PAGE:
BMX riding fosters community
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Go to the base area of Hartman Rocks Recreation Area on any summer day and you’re guaranteed to find a bounty of mountain bikers gearing up for the trails. But look north and you may notice a rider getting big air on a much smaller size bike known as BMX.

Ask Gunnison local Richard Haydon about BMX and he’ll jokingly tell you all riders fall perfectly into two categories: “Ones that have fallen, and ones that are going to.”

BMX, or “bicycle motocross,” originally got its start in the 1970s. What began as kids racing bikes on dirt tracks in southern California has now grown into one of the most popular sports of the Summer X Games.

The 1972 motorcycle racing documentary is also credited with solidifying the popularity of BMX. The scene continued gaining mass popularity and by the ’80s manufacturers were making bikes specific to the sport.

Although it may go unnoticed by most, nestled at the base area of Hartman’s is a race track of jumps and twists and turns made just for BMX riding.

All the jumps are built by hand, and everyone who builds them are volunteers.

“Nobody maintains this so it’s us out here doing the work,” explained Gunnison native Cade Samson.

Samson began riding after giving it a go one day with a few friends.

“It is scary and terrifying, but once you get over that it’s really fun,” said Samson.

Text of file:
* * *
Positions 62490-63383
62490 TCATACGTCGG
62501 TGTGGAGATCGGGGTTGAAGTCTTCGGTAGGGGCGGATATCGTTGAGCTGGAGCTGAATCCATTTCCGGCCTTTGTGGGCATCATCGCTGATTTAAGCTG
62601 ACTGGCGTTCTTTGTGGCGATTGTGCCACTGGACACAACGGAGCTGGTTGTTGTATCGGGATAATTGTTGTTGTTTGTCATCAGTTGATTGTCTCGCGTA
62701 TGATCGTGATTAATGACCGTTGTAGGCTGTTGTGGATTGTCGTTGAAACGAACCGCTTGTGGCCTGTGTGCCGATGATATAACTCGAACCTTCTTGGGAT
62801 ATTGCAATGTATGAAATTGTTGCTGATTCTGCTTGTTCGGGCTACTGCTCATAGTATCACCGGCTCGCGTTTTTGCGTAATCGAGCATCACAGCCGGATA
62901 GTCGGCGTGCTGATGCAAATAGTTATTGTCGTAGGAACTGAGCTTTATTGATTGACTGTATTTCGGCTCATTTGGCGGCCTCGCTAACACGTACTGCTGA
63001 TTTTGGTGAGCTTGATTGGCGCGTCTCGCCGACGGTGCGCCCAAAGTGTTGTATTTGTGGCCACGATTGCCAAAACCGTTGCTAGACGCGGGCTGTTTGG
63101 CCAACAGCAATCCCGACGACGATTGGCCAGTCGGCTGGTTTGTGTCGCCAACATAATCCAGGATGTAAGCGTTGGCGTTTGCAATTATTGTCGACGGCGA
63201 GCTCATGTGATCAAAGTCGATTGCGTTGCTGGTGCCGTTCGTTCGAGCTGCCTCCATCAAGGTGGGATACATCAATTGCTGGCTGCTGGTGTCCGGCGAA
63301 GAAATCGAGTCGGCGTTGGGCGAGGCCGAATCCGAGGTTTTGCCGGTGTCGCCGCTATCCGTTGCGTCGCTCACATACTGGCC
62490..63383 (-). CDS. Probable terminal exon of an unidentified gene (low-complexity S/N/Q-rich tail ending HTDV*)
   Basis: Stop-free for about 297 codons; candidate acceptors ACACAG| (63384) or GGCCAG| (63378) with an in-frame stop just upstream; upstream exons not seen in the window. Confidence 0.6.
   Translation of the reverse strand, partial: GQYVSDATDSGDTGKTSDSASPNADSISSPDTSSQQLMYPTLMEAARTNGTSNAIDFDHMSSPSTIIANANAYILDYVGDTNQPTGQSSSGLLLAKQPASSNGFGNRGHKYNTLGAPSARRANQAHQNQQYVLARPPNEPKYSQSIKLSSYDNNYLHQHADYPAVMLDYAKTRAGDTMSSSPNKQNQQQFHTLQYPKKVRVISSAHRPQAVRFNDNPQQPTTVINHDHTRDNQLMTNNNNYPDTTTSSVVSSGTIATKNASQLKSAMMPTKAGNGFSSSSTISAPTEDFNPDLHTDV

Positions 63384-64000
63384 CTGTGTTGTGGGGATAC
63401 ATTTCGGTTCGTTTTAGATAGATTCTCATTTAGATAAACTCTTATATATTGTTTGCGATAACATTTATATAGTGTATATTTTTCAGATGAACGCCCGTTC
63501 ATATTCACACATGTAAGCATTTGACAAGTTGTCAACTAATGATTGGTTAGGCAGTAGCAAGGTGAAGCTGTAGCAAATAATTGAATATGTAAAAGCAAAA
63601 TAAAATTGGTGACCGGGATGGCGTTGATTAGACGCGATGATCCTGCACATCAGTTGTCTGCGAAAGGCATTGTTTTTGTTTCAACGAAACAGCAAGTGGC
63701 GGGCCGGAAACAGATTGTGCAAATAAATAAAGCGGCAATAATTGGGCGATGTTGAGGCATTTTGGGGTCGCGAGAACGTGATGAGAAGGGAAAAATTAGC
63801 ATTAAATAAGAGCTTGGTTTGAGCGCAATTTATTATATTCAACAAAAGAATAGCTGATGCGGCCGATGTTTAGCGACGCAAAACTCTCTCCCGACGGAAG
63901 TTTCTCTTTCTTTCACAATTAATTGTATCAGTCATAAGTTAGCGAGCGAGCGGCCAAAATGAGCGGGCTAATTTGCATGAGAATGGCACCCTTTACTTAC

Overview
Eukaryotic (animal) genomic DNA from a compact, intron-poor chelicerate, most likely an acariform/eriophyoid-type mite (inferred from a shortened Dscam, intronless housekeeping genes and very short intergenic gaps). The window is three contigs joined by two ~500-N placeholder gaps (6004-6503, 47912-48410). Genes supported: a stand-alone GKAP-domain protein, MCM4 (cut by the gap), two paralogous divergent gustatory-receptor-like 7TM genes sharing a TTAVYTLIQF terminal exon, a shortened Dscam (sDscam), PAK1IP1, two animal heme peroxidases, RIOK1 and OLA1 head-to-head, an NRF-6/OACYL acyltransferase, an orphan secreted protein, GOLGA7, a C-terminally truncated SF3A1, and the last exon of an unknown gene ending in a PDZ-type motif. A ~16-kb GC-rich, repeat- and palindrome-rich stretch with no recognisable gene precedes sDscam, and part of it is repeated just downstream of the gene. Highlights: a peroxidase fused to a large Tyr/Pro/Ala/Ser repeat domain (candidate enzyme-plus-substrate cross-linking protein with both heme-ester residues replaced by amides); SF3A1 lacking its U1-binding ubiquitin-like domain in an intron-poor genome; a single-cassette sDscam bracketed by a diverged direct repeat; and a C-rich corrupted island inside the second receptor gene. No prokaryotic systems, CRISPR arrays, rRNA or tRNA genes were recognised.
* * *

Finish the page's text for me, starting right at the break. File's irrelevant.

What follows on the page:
Sometimes, Samson, Haydon and whoever else is interested in offering a helping hand will spend all day digging and shaping jumps.

“If you can make it awesome for yourself, then it’s full circle,” said Samson. “That’s why I don’t mind using a shovel for hours on end — because it’s not for nothing.”

Haydon started riding around age 9 — and the feeling of free riding was something he never forgot.

“It’s arguably one of the most freeing things you can do with your time and that was it,” recalled Haydon. He also gave props to Tomichi Cycles owner Bill O’Rourke for inspiring a lifelong love of the sport.

“We all pretty much grew up at the bike shop,” said Haydon.

For him, a big draw is the simplicity — just you and your bike.

“It’s really a true and honest sport,” said Haydon. “It’s you versus yourself and you get out of it what you put in.”

Haydon has been building jumps at Hartman’s for nearly eight years running, and one of the best parts about the work is watching people enjoy the ride, he said.

It’s also been fun to watch riders of all ages give BMX biking a go — “we’re trying to get more kids into jumping,” added Haydon.

And no matter how many years spent on the track, Haydon said there are still times he crashes. Most importantly, a helmet helps to cushion those crashes.

“You can always crash, there’s a definite risk and reward to it — gravity doesn’t let anybody slide,” joked Haydon.


(Kate Gienapp can be contacted at 970.641.1414 or